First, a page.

GE Food Labeling - Federal

In January 2016, JPA notified members that United States Department of Agriculture (USDA) Secretary Tom Vilsack would hold a meeting on January 13, 2016 with proponents and opponents of genetically engineered (GE) food labeling with a goal of finding common ground to help guide lawmakers as they try to craft a solution to the labeling issue. It was reported that ten representatives from both sides of the labeling issue would attend the meeting.

According to an article in the January 28, 2016 issue of POLITICO's Morning Agriculture, Secretary Vilsack held two closed-door meetings. Proponents of GE food labeling included GMO Free Connecticut, Just Label It, Environmental Working Group, Ben & Jerry's, and Dr. Bronner's Soap, and food industry representatives included the Russell Group (representing the Grocery Manufacturers Association), Hershey Company, National Council of Farmer Cooperatives, American Soybean Association and Nestle USA. The article notes "there was not enough common ground to emerge from that room with a GMO labeling proposal agreed upon by leaders from both camps."

JPA will continue to monitor federal efforts related to GE food labeling and provide updates, as information becomes available.

GE Food Labeling – State Activities

According to an article in the January 26, 2016 issue of POLITICO’s Morning Agriculture, a number of states are considering bills related to GE foods, including product labeling. Highlights of bills introduced in New York, Rhode Island, Missouri and New Jersey follow.

The New York State legislator will be considering a number of bills related to GE, including food labeling. The bills were introduced in 2015. Additional details are available here.

Rhode Island is also considering at least three GE food labeling bills introduced in January 2016. HB 7082 would require that any GE food be labeled as such. HB 7255 would require all food businesses (excluding restaurants) that have gross sales over $500,000 to post signs advising customers that all their foods contain modified organisms, unless their labels state otherwise. In addition, HB 7274 would require that raw and packaged foods entirely or partially produced with genetic engineering be labeled beginning January 1, 2017. Other details related to initiatives in Rhode Island are available here.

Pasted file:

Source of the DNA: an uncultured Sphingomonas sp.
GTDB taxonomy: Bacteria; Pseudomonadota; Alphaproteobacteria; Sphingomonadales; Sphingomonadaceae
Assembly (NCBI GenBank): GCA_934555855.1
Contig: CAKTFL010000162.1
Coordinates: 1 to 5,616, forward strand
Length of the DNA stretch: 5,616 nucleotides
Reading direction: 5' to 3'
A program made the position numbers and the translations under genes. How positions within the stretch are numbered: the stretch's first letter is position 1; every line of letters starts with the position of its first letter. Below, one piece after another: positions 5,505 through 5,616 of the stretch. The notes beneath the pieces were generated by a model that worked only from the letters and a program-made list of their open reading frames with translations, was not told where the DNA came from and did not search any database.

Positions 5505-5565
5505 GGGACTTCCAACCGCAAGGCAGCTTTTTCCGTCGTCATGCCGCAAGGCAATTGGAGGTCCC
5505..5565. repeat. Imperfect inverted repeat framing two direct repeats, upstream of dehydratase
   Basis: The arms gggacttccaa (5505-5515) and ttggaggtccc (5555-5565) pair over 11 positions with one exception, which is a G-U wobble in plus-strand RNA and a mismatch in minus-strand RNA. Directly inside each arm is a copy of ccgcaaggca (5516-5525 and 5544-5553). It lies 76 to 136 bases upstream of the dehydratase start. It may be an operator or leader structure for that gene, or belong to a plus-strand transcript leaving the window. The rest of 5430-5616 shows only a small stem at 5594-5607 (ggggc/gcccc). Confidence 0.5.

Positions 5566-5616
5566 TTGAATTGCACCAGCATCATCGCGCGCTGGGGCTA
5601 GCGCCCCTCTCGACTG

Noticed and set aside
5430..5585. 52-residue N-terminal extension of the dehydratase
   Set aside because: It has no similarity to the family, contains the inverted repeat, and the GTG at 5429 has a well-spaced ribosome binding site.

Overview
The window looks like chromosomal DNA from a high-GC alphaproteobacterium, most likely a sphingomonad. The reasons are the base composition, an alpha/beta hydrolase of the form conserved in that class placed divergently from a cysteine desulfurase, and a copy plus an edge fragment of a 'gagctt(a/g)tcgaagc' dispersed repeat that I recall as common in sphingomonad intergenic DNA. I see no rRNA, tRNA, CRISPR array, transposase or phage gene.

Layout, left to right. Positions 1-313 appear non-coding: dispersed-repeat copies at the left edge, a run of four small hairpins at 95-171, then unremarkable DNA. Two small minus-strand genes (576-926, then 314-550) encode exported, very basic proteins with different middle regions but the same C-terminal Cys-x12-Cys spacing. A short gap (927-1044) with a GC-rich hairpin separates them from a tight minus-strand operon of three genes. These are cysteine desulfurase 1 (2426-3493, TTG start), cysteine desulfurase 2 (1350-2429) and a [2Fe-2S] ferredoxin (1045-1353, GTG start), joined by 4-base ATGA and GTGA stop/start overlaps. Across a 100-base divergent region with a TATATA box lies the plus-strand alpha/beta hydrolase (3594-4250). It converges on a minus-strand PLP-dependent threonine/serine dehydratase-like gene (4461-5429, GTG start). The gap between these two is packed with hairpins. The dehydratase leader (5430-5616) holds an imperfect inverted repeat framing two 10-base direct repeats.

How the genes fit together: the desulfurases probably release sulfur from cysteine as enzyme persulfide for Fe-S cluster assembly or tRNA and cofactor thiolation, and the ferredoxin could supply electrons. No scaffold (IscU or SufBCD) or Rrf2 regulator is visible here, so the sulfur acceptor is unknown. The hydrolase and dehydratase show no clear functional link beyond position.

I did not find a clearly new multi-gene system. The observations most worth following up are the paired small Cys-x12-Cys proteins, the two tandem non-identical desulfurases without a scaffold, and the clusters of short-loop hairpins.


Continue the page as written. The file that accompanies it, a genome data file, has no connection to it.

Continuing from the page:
SB 1708 and SB 1700 have been introduced in the Florida Senate to require, in part, the labeling of GE foods. If passed, both bills would become effective on July 1, 2016. House Bill 1510 introduced in Missouri would also require the labeling of all GE foods. In New Jersey, legislation (S. 238) has been introduced to require the labeling of GE foods. The legislation would become effective six months following enactment.

JPA will continue to monitor these activities and provide updates, as information becomes available.

Consumer Reports’ Survey on Food Labeling

On January 27, 2016, Consumer Reports published an article online, available here, advising of the results of the group’s survey, “Natural Food Labels Survey,” which evaluated 1,005 consumers’ perceptions related to food labeling, including “natural” claims on foods and organic labeling. According to the press release Consumer Reports earlier petitioned the Food and Drug Administration (FDA) to ban use of the “natural” claim on labeling so “shoppers aren’t misled.” In addition, Consumer Reports requested that the United States Department of Agriculture (USDA) ban “natural” on meat and poultry as the term is “currently not well-defined or meaningful.” Consumer Reports notes that the FDA is seeking public comments related to use of the term “natural” citing the group’s petition as one of the reasons for taking such action.

In part, the study found:

•The natural label on packaged/processed foods currently means that no toxic pesticides were used (63% of consumers), no artificial materials or chemicals were used during processing (62%), no artificial ingredients or colors were used (61%), and no GMOs [genetically modified organisms] were used (60%).

•The organic label on packaged/processed foods currently means that no toxic pesticides were used (77%), no artificial ingredients or colors were used (73%), no artificial materials or chemicals were used during processing (72%) and no GMOs were used (72%).

•Sixty-two percent (62%) of consumers already buy food labeled natural. The overwhelming majority (87%) of these consumers would pay even more for natural food if the label met their expectations. For those consumers who currently do not buy food labeled “natural” (38%), three-quarters would buy food labeled “natural” if the label met their expectations.